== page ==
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Comedian Hari Kondabolu discusses stereotyping of South Asians in media

Hari Kondabolu speaks on Monday in the Carolina Union's Great Hall about the mischaracterization of South Asians in American media. This talk was the final event in a series sponsored by the Carolina Asia Center called “From Dave Carson to Apu: Global Circulations of Indian Brown Voice and Brownface."

Hari Kondabolu, comedian and creator of the documentary “The Problem with Apu,” spoke about the mischaracterization and stereotyping of South Asians in American media and beyond Monday in the Carolina Union's Great Hall.

This discussion was the final event in a Carolina Asia Center series called “From Dave Carson to Apu: Global Circulations of Indian Brown Voice and Brownface," organized by Pamela Lothspeich, coordinator and adviser for South Asia Program, DAMES.

Lothspeich said in an interview with The Daily Tar Heel that she was inspired by Kondabolu’s documentary and her students' shared experiences in organizing this series.

"The Problem with Apu'' discusses the portrayal of an Indian American character in the popular television show, “The Simpsons.'' Apu Nahasapeemapetilon is voiced by white American actor Hank Azaria, who puts on a heavy, stereotypical Indian American accent. Throughout the show, the character also plays into other generalizations.

“He was the only character that existed for a good chunk of my life, definitely throughout my childhood,” Kondabolu said.

Representation in the media

Stereotypical representations of South Asian American television characters can encourage teasing and alienation for the younger generation, Kondabolu said.

First-year Anshu Shah, who attended the event, said that other modern Disney characters like Ravi from "Jessie" and Baljeet from "Phineas and Ferb" continue to portray a similar stereotype to Apu.

Shah said that he was often associated with these characters in elementary and middle school and that these characters affected how other students viewed him and his Indian American friends.

Kondabolu said that media companies often create racist characters like Apu to appeal to white audiences' humor. He said that racism, as perpetuated by these characters, is often underplayed because of the humor it sparks.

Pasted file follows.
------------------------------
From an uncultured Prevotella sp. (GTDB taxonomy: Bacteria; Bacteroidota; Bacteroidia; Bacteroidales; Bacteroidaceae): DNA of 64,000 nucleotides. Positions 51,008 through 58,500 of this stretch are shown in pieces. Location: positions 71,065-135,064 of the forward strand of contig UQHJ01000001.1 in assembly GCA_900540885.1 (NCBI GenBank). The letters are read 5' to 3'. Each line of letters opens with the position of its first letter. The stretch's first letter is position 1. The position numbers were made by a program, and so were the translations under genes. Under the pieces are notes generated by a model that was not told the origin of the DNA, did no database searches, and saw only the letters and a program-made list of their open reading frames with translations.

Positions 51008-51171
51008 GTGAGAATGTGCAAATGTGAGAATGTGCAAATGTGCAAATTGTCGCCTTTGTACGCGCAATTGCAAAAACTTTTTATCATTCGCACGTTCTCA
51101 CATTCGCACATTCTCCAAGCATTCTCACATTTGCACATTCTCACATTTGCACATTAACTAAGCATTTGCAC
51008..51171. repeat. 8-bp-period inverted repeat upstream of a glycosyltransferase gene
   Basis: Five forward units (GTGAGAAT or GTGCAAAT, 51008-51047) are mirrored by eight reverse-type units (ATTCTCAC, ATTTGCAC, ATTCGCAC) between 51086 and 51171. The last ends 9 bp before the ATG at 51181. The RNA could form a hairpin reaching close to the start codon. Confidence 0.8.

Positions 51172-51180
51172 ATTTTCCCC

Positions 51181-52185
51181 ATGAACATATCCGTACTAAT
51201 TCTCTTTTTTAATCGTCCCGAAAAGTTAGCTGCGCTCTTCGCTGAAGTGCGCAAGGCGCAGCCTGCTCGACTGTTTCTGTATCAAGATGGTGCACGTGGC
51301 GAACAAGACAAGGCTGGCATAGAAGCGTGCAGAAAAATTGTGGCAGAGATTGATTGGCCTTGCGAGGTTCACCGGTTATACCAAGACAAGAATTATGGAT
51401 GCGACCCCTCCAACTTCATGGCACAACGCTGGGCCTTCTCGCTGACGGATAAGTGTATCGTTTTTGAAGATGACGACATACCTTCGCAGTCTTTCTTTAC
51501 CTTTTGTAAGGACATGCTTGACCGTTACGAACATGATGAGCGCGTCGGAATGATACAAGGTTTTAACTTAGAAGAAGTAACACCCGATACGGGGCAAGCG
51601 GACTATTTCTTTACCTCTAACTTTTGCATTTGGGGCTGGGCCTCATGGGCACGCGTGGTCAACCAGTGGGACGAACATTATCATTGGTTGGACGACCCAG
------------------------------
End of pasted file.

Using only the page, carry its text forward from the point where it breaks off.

“When something is effective as art, it's like propaganda," Kondabolu said. "It spreads messages, and you ignore it because you laugh." 

Madhavi Reddi, a PhD student in the Hussman School of Journalism and Media studying identity and representation in entertainment media and politics, also attended the event. 

“There are different ways to maintain white superiority," Reddi said. "One of them is to marginalize via humor."

Panel discussion

For a larger conversation about racism in the media, Kumi Silva, an associate professor in the Department of Communication, and Kellen Hoxworth, an assistant professor in the School of Theatre at Florida State University, joined Kondabolu for a panel discussion at the end of the event.

Silva said the creation of Apu's character came at a time when India started to gain more influence as an international power and as trade liberalization happened in the country.

“Popular culture is a reflection that kind of shows us the anxieties of American culture,” she said.

Hoxworth also said the misrepresentations of Asian Americans in the media can also perpetuate anti-Asian violence.

“There's a way in which they are seen as vulnerable to this kind of violence,” Hoxworth said.

When people view a demographic with one TV character or stereotype in mind, it also perpetuates the division between that minority group and the majority, Reddi said.

“Your whole opinion is based on what you've seen on screen,” she said.

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Kondabolu said that many actors and media outlets have recently taken responsibility for these misrepresentations of Asian Americans. But he believes many of them do not give credit to the Asian Americans who have shared their experiences to spread education.

“There is a history in this country of white people not acknowledging the labor of people of color, whether that's physical, emotional or intellectual,” he said.

Kondabolu spoke about progress in the media industry for people of color.

"I also want to say that right now is the golden age for writers and comedians and actors in general," he said. "But especially if you're in a marginalized group, because people want the stories."

Kondabolu said although it is still easier for white Americans to succeed in the media, there are roles and shows that provide opportunities for Asian American people.

“​​It is a really exciting time to be someone who historically hasn't been heard," he said. "Because now you have the chance to be heard." I